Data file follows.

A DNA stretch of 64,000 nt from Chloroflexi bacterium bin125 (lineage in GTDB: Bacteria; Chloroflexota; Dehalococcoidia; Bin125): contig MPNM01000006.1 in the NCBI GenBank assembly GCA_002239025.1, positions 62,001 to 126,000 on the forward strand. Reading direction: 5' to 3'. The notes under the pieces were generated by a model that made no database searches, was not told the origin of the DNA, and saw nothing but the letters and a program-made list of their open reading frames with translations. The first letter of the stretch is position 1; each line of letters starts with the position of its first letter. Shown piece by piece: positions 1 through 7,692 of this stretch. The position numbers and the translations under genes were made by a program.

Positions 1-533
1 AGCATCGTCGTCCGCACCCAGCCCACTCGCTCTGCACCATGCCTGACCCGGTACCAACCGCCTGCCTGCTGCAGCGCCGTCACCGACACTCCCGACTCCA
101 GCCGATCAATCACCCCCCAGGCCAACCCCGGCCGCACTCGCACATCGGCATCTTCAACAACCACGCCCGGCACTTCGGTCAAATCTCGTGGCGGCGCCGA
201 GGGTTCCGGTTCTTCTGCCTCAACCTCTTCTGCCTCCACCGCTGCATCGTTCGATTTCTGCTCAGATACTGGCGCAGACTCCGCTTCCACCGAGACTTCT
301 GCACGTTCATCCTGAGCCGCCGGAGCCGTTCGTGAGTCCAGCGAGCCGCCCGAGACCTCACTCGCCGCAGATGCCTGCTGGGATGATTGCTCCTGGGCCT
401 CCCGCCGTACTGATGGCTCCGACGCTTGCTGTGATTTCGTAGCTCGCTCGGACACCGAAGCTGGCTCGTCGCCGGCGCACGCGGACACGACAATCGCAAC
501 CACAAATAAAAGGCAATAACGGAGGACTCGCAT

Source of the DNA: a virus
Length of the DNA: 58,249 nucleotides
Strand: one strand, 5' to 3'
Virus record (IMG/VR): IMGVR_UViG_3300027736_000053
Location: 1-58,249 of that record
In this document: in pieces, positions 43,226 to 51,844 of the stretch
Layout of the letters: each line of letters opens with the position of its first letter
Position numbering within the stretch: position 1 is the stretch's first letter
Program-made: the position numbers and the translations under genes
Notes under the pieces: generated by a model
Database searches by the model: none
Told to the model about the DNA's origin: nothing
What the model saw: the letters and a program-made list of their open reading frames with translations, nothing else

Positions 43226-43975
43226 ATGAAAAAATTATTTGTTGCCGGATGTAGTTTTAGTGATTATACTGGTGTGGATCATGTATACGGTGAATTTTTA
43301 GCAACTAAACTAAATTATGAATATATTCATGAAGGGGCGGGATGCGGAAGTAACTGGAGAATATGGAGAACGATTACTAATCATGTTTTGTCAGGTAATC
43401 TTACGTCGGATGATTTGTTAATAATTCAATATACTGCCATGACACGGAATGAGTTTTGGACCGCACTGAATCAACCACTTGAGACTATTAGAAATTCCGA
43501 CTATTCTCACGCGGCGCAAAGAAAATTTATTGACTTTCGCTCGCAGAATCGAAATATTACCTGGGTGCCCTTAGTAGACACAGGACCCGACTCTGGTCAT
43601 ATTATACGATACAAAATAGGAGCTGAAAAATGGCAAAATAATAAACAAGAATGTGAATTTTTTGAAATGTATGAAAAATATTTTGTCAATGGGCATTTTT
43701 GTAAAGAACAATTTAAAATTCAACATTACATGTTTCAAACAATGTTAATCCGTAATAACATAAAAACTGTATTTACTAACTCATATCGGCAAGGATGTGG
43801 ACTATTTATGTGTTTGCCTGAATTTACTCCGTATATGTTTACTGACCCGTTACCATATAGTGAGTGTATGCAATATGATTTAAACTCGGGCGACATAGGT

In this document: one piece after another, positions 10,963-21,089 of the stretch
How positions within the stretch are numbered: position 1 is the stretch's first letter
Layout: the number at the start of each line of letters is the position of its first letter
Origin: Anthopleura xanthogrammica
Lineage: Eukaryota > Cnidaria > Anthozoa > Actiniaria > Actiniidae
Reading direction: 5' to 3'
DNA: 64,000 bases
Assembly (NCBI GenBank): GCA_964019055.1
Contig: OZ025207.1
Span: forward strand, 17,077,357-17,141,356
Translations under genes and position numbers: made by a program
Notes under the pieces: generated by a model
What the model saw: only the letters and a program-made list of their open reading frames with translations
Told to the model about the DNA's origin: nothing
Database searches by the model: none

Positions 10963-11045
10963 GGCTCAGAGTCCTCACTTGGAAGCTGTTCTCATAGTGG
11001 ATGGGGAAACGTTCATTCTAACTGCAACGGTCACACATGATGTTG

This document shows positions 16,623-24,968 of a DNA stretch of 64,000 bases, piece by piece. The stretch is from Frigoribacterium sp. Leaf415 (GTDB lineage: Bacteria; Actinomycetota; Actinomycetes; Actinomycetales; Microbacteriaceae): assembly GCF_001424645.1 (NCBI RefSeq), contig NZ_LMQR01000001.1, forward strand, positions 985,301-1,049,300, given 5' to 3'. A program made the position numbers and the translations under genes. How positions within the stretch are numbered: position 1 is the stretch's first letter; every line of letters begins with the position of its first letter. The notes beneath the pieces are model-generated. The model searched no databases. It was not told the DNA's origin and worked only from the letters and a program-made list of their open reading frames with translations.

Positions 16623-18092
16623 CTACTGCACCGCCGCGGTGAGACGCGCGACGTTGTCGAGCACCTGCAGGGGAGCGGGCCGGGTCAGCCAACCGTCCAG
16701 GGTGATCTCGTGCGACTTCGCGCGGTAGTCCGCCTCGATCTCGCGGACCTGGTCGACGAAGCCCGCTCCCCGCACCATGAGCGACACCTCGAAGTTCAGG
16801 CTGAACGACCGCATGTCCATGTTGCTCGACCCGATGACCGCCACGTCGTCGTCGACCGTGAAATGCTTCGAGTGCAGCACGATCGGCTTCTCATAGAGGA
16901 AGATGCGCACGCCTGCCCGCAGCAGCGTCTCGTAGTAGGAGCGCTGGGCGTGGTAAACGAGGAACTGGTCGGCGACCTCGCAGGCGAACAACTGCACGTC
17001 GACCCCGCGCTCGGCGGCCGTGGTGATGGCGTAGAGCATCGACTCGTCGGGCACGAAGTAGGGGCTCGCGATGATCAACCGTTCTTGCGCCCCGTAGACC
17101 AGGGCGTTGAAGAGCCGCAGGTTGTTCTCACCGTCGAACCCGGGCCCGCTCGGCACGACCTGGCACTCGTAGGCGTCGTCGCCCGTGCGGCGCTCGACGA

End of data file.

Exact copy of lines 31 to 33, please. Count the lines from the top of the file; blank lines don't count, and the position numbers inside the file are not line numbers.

How positions within the stretch are numbered: position 1 is the stretch's first letter
Layout: the number at the start of each line of letters is the position of its first letter
Origin: Anthopleura xanthogrammica